There is no faster path to the present moment than feeling my child’s heart beating.

Léon Bazille Perrault [Public domain], via Wikimedia Commons

Léon Bazille Perrault “A Mother With Her Sleeping Child,” via Wikimedia Commons

The Next Right Thing

I have been stretching myself pretty thin for about a month and tonight, it caught up with me and bit me in the tail.  Between launching projects at the new job, the fundraising for Leukemia Society, the mothering, the blogging, the board presiding, the pool vacuuming, the home construction projects, the feeding of the children and the balancing of budgets and setting up play dates and remembering to wash my hair…I am OUT.

Tomorrow at 11:ish, I get to don academic regalia in the Burden Parlor at Wesleyan College, along with the President of the College, the Chair of the Board of Trustees, the Provost, the college Chaplain, the President of the senior class and the President of Student Government.  I am the President of the Alumnae Association.  I love it.  I love love love love love this convocation.  Fall convocation, the formal beginning of the school year at the first college in the world chartered to grant degrees to women.  We started in 1836 and haven’t missed a year since.

Wesleyan College 2012

Wesleyan College Fall Convocation 2012

We will line up in a double column according to the instructions pinned to either side of the wide doors.  A Junior Marshall will nervously guide us out the lobby and down the steps of the Porter Building, where we will link up with the grander procession.  We will fall in with the faculty, who walk draped in the velvet and satin they have earned through decades of study.  We will walk between the senior class in their new black robes and plain mortar boards.  We will be led by 30 students from 30 different countries who carry the flags of their homelands.

The Candler organ will make the air shake with joy.  We will march down the aisles, through the crowds of first years, sophomores, juniors.  We will take the stage and stand as the seniors file in and take their seats.  A fanfare from the organ and the ceremony will begin.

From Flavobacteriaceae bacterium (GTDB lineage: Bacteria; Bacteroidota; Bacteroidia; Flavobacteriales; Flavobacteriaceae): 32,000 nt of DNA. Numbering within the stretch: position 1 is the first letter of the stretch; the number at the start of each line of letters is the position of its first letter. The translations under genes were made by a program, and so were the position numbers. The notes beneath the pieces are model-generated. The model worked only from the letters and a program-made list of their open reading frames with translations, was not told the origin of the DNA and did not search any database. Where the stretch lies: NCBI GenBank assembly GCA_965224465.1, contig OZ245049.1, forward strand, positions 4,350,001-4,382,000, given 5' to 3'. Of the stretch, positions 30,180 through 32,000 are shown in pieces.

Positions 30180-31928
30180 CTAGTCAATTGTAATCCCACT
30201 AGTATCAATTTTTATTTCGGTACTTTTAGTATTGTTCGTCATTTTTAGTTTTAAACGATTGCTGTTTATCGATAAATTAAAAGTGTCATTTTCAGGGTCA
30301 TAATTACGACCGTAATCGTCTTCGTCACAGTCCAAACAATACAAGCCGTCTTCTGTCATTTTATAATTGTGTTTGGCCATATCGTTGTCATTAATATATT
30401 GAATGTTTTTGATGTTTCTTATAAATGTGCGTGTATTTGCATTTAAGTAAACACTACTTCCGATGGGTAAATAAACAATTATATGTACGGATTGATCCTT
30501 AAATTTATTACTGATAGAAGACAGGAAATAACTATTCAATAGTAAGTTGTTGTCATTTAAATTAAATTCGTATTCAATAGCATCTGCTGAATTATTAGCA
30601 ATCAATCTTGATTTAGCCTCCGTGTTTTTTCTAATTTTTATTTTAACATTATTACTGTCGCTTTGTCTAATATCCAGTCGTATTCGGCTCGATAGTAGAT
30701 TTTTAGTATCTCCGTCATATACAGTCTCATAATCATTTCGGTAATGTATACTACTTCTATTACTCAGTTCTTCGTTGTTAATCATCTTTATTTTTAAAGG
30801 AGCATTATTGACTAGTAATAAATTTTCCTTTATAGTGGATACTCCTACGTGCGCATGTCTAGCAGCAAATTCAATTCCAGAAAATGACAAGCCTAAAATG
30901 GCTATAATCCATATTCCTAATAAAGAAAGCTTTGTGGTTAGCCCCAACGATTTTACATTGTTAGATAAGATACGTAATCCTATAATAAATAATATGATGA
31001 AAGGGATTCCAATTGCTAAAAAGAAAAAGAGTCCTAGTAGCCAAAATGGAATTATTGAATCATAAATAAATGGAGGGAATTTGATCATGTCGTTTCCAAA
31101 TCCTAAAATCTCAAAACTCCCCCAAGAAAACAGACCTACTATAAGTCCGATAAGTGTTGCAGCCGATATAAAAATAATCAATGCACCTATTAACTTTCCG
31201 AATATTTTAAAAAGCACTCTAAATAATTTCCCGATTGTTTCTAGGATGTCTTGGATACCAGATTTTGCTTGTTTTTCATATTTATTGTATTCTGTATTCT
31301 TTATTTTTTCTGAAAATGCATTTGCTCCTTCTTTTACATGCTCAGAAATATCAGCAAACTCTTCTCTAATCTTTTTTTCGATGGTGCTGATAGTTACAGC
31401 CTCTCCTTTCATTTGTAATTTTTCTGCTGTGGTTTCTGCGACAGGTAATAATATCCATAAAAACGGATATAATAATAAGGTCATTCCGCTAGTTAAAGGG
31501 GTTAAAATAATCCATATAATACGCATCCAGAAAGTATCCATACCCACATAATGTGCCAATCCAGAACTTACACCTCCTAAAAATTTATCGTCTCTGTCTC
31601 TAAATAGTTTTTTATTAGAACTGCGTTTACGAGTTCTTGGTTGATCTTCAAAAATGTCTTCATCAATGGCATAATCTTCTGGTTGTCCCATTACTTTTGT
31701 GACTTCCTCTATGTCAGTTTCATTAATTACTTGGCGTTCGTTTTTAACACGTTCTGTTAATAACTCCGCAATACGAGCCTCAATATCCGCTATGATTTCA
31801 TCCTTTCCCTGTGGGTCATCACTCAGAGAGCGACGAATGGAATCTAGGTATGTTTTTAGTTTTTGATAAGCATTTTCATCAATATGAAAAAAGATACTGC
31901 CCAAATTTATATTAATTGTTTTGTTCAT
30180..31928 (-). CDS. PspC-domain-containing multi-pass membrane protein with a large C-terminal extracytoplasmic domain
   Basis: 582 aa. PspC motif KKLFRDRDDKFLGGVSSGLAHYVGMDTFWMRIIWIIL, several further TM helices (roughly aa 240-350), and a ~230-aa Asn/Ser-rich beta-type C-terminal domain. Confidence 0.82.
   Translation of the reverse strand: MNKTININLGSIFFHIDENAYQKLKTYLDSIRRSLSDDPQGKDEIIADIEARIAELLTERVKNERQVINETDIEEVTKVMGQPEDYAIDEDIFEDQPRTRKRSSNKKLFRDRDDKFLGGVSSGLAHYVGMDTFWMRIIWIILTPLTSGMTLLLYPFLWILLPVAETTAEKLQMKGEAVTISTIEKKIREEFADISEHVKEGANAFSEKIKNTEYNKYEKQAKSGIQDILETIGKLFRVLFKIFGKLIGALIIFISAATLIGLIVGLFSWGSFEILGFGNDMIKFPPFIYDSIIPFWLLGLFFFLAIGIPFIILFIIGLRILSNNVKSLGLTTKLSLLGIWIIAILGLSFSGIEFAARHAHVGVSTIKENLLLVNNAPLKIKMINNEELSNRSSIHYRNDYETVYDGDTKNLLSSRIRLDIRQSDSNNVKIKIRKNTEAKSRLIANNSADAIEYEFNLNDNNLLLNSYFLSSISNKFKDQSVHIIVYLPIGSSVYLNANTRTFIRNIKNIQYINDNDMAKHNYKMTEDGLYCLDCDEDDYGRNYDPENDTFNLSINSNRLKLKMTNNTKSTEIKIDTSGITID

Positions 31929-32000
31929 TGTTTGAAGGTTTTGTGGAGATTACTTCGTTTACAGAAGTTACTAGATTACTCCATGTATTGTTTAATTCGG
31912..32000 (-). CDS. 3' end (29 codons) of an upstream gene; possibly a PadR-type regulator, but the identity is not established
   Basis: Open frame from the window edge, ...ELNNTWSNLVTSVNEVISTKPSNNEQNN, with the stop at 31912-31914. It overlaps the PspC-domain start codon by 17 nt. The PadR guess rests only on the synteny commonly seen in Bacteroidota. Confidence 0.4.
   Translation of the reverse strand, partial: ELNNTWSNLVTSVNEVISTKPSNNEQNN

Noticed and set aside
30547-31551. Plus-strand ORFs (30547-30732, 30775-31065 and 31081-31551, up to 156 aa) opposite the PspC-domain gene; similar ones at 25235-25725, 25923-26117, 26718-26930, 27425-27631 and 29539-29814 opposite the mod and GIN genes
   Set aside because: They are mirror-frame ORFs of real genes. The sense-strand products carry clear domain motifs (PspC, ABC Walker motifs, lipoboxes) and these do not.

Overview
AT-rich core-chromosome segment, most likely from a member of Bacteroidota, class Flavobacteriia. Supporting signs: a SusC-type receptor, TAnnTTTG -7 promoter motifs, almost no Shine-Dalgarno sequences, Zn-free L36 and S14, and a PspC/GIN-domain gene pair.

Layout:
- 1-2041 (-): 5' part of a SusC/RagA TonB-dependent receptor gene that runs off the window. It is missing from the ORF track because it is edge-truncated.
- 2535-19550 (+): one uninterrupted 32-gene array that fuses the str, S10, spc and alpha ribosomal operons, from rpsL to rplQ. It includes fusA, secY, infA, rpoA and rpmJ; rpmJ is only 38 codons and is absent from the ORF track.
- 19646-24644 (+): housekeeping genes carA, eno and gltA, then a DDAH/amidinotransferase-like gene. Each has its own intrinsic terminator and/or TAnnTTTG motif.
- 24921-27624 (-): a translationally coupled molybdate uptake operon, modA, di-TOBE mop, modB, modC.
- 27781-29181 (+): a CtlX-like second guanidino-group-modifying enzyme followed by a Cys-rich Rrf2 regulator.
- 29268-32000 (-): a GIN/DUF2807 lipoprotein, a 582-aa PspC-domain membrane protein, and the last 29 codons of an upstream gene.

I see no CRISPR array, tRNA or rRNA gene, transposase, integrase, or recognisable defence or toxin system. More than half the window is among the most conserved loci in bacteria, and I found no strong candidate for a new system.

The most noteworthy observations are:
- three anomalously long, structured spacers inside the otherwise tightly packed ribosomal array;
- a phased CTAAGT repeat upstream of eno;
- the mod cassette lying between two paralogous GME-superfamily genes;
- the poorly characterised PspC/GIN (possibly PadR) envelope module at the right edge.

And in those first few minutes, I’m supposed to stand up and say a few words–bring greetings on behalf of the 8000 alumnae who have gone before this senior class.  And I.  Got.  Nuthin.

Last year, I realized during my drive down there that I had written a speech with lots of references to the WRONG class.  The seniors were Red Pirates and I thought they were Golden Hearts (I can’t even begin to explain right now).  So I improvised a little talk about “ships” like scholarships and internships and fellowship.  It was PERFECT.  This year’s senior class is a Purple Knight class–my own class!  I know their traditions inside and out.  I know the words to the song, the rowdiest of cheers, the hand signals.  

But inspiring words?  Nuthin.

So tonight I was in a swivet.  A tizzy.  A kerfuffle.  And it was just making my panic worse.

Then I remembered a piece of advice from my friend, Jean.  “Do the next right thing.”

I don’t have to figure it all out at once.  Just do the next right thing.  I can’t sit here and know that everything will go perfectly tomorrow.  I can’t nail it down.  But I can do the next right thing.

And that right thing is going to bed.

I’m going to bed with that phrase in my head, and I’ll think of something to tell those young women tomorrow morning.  I’ll see my friend, Virginia, in her professor robes.  I’ll see my friend, Auburn, at her first formal convocation.  I’ll see Annabel and Parrish and Lauren and Cathy and Ruth and Vivia and Susan and I will remember that I am one of them.  I am a Wesleyanne.

Wesleyan College 2011

Wesleyan Women, 2011

College didn’t teach me how to do everything.  It taught me how to discern the right thing.  It taught me how to dare.  It taught me how to improvise.  Wesleyan taught me to believe in myself back then and it reminds me to believe in myself now every time I step on the campus.

So I’m going to rest and tomorrow I will do the next right thing.